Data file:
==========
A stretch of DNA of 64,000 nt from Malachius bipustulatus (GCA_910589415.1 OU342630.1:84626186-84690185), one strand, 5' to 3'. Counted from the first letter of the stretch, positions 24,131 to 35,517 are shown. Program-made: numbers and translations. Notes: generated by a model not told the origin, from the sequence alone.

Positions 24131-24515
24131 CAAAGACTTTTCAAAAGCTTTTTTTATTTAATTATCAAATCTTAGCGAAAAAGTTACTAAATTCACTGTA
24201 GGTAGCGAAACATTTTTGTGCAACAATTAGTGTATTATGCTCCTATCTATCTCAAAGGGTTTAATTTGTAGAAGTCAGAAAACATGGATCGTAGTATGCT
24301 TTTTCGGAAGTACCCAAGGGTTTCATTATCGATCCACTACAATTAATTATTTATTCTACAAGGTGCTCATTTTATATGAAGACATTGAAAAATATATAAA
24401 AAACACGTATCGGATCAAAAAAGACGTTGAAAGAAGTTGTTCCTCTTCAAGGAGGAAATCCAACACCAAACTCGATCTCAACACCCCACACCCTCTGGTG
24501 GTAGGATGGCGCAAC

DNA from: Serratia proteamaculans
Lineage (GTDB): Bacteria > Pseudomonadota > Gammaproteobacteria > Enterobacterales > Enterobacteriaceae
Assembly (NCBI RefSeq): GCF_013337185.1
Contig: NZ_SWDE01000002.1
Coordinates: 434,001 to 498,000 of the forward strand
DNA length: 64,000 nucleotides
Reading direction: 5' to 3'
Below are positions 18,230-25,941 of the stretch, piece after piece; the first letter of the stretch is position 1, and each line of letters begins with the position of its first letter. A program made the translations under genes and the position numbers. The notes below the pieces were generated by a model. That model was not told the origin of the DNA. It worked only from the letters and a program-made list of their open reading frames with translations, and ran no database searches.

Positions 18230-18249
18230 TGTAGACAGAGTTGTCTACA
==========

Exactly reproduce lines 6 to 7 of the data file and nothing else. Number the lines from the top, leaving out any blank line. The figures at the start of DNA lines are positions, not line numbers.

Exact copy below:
24401 AAACACGTATCGGATCAAAAAAGACGTTGAAAGAAGTTGTTCCTCTTCAAGGAGGAAATCCAACACCAAACTCGATCTCAACACCCCACACCCTCTGGTG
24501 GTAGGATGGCGCAAC